Most ships entering New York harbor anchored at a pier and waited for a Custom Houseboat to board them. After the ship was inspected, passengers spoken to and forms completed the passengers and their luggage were transported on barges and small steamers to Castle Garden.
Processing through the station included several departments for immigrants. On entering they were interviewed by medical examiners and after answering questions were sorted into those needed support and those who were able to support themselves. Those deemed needing support were placed under surveillance or transferred to Ward’s Island until arrangements were made to either treat or deport them. Immigrants considered in need of support would include those who were ill, had a fatal disease, were penniless either though robbery or circumstance and those with no destination plan.
Passing Through Castle Garden
After passing through the medical examiner immigrants entered a rotunda where a clerk took down legally required information. Those entitled to land gave their destination details, names of relatives they were joining as well as other information. The next desk being the transportation department, immigrants were helped to figure out the route, mode of transport and cost of the journey to their final destination. This was sometimes a challenging job due to language differences and limited information provided by the immigrant. For example if the individual had the name of a town or city but not a state there would be several possible destinations.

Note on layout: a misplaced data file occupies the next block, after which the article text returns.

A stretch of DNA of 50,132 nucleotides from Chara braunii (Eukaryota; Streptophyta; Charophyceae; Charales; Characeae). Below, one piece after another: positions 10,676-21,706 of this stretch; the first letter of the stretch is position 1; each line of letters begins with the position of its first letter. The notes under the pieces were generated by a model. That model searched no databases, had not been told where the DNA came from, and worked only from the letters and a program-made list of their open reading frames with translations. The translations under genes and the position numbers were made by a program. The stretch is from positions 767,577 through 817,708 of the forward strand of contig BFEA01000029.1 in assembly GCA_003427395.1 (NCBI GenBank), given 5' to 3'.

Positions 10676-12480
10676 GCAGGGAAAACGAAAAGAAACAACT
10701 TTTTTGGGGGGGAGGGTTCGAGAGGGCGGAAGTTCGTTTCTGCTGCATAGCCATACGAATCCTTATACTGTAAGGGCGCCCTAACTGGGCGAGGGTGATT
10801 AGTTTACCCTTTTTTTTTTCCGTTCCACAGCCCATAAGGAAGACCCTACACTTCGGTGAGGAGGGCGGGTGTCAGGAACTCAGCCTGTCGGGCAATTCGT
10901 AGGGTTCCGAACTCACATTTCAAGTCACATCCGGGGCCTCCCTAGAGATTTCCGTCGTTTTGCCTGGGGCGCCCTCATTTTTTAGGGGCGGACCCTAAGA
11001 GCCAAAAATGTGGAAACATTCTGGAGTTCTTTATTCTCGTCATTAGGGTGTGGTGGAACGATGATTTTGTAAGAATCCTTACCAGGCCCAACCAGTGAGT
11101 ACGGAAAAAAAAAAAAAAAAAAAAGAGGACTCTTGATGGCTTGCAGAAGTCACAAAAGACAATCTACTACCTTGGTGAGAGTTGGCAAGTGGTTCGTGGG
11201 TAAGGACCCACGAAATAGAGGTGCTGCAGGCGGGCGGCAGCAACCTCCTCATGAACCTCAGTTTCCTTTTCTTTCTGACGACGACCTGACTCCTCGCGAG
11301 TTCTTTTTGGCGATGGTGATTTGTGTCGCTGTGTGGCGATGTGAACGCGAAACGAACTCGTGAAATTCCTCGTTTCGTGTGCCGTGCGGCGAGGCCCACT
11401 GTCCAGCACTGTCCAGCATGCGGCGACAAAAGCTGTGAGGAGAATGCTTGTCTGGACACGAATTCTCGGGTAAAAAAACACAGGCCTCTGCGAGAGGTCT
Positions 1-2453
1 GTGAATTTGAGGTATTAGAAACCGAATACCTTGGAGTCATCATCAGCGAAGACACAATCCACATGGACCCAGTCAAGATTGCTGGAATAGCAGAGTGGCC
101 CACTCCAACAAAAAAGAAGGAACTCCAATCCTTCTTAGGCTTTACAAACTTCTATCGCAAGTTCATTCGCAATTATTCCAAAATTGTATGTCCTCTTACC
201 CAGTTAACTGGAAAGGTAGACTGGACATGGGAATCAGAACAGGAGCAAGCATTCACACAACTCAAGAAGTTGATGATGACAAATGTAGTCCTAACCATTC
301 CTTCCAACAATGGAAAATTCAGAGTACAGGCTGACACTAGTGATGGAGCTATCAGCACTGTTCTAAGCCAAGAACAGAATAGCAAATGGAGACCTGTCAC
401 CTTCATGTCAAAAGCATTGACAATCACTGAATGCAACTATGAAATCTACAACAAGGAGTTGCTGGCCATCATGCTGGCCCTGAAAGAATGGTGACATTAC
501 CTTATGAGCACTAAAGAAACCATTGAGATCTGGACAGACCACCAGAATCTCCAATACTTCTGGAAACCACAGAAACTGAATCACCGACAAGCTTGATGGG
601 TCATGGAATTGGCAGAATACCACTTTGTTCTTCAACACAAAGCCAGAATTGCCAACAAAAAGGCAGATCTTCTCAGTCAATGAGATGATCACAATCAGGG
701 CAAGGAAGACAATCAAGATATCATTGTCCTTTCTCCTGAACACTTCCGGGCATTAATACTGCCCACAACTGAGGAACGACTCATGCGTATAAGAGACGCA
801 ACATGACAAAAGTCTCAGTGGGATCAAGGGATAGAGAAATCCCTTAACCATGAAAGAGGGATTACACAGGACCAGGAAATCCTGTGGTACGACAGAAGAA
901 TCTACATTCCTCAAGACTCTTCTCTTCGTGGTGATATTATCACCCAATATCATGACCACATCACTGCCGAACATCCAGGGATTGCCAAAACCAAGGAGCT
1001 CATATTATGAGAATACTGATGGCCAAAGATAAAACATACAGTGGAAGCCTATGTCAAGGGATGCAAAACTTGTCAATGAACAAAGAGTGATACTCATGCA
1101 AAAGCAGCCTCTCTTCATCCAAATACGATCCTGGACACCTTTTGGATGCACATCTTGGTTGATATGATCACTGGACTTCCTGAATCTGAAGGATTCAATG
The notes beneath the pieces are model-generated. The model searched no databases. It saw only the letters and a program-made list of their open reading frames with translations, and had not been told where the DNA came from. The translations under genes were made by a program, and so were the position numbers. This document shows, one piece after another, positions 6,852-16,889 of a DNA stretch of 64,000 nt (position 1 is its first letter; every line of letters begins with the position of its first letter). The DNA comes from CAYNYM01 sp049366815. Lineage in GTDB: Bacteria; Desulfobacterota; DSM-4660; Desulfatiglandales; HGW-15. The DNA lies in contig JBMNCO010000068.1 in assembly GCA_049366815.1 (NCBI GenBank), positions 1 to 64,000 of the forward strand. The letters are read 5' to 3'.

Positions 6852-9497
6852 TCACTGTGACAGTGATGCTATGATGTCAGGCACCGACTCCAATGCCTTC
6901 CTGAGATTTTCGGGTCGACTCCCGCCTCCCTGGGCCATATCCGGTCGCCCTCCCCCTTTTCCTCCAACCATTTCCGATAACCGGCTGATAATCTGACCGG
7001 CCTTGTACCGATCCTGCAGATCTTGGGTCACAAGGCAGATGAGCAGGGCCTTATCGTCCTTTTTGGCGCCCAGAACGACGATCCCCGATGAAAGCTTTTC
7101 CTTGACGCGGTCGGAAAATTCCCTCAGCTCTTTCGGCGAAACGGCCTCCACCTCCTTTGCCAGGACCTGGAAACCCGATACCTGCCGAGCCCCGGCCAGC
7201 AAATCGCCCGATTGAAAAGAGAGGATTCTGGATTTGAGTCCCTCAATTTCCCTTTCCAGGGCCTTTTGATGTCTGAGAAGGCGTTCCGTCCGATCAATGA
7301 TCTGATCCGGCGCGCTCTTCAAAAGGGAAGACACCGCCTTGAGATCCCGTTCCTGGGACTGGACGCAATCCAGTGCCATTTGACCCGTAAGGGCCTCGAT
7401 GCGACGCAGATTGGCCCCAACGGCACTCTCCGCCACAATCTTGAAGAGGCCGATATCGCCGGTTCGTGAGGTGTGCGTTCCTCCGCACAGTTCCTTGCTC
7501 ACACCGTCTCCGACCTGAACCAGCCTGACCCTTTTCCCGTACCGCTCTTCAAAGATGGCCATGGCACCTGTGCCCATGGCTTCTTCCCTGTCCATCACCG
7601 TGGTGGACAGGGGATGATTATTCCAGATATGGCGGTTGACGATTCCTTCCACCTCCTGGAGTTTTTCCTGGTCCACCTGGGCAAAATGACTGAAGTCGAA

Once the decision had been made the immigrant moved to the cashier who issued the correct tickets and took payment. The immigrant and their baggage was then transported via a steamboat to the starting place of their journey.
Castle Garden also housed a brokerage office for exchanging currency, post office, fully stocked bathroom, employment bureau and reputable boarding house keepers for locating lodgings.